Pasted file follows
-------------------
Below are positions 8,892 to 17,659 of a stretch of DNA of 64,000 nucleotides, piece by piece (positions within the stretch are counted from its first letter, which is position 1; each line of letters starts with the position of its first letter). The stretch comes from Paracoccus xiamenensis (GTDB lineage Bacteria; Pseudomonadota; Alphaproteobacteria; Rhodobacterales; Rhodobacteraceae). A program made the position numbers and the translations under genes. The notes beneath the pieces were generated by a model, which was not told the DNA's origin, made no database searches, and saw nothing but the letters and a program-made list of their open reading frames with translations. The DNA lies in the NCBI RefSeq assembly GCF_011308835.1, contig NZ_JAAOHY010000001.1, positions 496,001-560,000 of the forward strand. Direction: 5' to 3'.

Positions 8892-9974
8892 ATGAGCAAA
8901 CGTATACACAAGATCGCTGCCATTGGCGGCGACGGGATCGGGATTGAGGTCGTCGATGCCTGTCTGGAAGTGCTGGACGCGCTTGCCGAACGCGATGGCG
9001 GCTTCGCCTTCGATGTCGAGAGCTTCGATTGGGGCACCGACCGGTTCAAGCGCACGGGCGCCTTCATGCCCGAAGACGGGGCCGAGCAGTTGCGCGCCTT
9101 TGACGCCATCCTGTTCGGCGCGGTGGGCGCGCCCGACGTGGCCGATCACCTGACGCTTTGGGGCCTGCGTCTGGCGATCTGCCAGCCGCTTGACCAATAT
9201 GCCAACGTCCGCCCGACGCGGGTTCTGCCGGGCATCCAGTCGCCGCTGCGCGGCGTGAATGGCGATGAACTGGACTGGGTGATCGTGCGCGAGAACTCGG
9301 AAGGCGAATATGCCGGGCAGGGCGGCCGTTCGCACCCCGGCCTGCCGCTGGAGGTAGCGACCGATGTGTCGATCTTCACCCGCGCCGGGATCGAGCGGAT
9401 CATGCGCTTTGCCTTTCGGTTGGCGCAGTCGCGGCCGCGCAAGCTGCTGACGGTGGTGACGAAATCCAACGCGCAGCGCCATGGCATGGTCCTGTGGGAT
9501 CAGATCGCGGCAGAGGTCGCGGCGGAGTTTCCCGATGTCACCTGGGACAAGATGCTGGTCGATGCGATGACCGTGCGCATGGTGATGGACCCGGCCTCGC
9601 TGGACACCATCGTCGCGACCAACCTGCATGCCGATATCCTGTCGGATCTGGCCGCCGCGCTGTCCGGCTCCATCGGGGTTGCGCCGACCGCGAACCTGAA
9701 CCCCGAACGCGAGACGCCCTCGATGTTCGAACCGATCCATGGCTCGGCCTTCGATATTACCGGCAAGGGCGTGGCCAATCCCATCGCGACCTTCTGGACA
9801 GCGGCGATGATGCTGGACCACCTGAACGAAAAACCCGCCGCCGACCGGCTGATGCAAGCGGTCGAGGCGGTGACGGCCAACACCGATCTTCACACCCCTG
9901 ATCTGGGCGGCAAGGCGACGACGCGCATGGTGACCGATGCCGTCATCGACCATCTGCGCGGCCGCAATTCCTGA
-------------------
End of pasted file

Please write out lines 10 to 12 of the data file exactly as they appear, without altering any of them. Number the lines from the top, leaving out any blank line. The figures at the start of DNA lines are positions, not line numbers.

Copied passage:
9501 CAGATCGCGGCAGAGGTCGCGGCGGAGTTTCCCGATGTCACCTGGGACAAGATGCTGGTCGATGCGATGACCGTGCGCATGGTGATGGACCCGGCCTCGC
9601 TGGACACCATCGTCGCGACCAACCTGCATGCCGATATCCTGTCGGATCTGGCCGCCGCGCTGTCCGGCTCCATCGGGGTTGCGCCGACCGCGAACCTGAA
9701 CCCCGAACGCGAGACGCCCTCGATGTTCGAACCGATCCATGGCTCGGCCTTCGATATTACCGGCAAGGGCGTGGCCAATCCCATCGCGACCTTCTGGACA